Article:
Atropine is a highly potent drug and due care is essential to avoid overdosage, especially with intravenous administration. Pediatric populations are more susceptible than adults to the toxic effects of anticholinergic agents.
Atropine I.V. decreased the rate of mexiletine absorption without altering the relative oral bioavailability; this delay in mexiletine absorption was reversed by the combination of atropine and intravenous metoclopramide during pretreatment for anesthesia. Atropine is not removed by dialysis.
Do not administer unless solution is clear and seal is intact. Discard unused portion.
Atropine Sulfate Injection, USP should be used with caution in all individuals over 40 years of age. Conventional systemic doses may precipitate acute glaucoma in susceptible patients, convert partial organic pyloric stenosis into complete obstruction, lead to complete urinary retention in patients with prostatic hypertrophy or cause inspissation of bronchial secretions and formation of dangerous viscid plugs in patients with chronic lung disease.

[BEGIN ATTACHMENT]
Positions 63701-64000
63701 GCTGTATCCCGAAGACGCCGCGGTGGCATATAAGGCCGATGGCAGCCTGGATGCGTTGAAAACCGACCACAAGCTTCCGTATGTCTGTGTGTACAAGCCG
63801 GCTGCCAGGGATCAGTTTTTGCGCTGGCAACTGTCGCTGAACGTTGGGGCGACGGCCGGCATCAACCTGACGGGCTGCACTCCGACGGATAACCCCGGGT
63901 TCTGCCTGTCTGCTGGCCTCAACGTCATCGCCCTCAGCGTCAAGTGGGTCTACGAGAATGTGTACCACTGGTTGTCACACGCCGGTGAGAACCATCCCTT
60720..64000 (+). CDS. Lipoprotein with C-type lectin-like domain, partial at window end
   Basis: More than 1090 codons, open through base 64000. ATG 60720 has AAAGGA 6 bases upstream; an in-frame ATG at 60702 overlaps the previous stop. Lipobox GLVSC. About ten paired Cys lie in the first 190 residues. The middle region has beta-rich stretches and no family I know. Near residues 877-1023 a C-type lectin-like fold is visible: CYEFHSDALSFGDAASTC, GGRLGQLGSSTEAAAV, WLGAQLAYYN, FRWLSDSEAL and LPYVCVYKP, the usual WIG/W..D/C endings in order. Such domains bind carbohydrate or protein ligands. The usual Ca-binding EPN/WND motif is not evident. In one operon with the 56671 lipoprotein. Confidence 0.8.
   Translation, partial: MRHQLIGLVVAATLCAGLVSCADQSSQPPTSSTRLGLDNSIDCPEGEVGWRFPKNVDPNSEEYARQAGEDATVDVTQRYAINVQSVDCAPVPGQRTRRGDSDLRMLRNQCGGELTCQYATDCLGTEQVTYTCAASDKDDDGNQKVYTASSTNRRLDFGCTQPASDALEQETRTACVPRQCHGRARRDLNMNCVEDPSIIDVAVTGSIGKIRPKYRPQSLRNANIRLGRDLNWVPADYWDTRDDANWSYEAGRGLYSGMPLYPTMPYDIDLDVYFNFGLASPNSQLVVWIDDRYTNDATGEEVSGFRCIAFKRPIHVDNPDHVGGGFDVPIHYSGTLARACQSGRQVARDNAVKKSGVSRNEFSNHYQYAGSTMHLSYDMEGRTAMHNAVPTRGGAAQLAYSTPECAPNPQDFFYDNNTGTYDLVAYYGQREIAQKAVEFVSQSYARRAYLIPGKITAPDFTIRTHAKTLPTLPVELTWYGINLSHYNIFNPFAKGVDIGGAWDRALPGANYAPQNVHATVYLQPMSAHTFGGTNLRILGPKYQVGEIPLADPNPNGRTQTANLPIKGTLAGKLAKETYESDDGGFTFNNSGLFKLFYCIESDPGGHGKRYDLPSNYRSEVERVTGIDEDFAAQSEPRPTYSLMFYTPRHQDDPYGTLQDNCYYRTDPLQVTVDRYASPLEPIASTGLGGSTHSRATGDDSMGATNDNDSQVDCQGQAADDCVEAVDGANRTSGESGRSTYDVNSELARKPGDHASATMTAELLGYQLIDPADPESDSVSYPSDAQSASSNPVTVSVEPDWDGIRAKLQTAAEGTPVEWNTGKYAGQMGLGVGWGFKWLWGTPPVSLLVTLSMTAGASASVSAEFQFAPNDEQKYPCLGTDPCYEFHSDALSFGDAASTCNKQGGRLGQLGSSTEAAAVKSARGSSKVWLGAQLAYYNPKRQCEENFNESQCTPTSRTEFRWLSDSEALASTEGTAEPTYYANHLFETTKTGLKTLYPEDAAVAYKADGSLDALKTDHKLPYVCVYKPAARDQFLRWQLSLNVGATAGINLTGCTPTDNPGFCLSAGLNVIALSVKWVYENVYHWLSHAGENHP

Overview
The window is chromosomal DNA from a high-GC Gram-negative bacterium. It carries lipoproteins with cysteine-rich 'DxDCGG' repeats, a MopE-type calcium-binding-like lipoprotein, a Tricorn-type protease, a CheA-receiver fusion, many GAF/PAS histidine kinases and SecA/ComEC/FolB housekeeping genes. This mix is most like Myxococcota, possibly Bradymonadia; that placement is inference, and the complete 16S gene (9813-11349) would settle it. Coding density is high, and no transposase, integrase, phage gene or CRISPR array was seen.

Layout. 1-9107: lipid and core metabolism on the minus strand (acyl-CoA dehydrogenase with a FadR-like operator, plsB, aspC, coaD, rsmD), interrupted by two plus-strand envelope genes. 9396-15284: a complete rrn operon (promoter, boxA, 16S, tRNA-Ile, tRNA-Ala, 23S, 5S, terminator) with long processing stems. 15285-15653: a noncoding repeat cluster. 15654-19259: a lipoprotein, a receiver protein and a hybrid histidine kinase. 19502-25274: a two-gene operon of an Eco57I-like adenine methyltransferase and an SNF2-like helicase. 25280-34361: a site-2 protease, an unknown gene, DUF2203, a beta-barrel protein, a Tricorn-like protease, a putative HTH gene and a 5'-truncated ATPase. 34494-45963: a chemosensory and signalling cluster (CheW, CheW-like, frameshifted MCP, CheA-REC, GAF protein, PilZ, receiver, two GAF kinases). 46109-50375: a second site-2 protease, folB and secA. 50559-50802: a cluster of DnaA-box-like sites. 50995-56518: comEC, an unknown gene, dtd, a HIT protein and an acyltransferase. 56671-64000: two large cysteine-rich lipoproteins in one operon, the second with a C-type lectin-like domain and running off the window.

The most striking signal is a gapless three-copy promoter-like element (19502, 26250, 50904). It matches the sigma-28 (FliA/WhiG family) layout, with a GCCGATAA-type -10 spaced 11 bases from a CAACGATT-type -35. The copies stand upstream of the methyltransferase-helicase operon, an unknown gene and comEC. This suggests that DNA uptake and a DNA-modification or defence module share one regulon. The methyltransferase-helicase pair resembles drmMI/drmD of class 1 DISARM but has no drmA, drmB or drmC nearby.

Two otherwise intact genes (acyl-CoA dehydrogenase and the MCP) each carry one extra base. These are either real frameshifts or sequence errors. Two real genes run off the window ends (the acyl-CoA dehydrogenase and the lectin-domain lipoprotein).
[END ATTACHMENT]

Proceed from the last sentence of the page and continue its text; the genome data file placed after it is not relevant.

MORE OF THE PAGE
Carcinogenesis, Mutagenesis, Impairment of Fertility:
Studies have not been performed to evaluate the carcinogenic or mutagenic potential of atropine or its potential to adversely affect fertility.
Pregnancy Category C.
Animal reproduction studies have not been conducted with atropine. It also is not known whether atropine can cause fetal harm when given to a pregnant woman or can affect reproduction capacity. Atropine should be given to a pregnant woman only if clearly needed.
Safety and effectiveness in pediatric populations have not been established.
An evaluation of current literature revealed no clinical experience identifying differences in response between elderly and younger patients. In general, dose selection for an elderly patient should be cautious, usually starting at the low end of the dosing range, reflecting the greater frequency of decreased hepatic, renal, or cardiac function, and of concomitant disease or other drug therapy.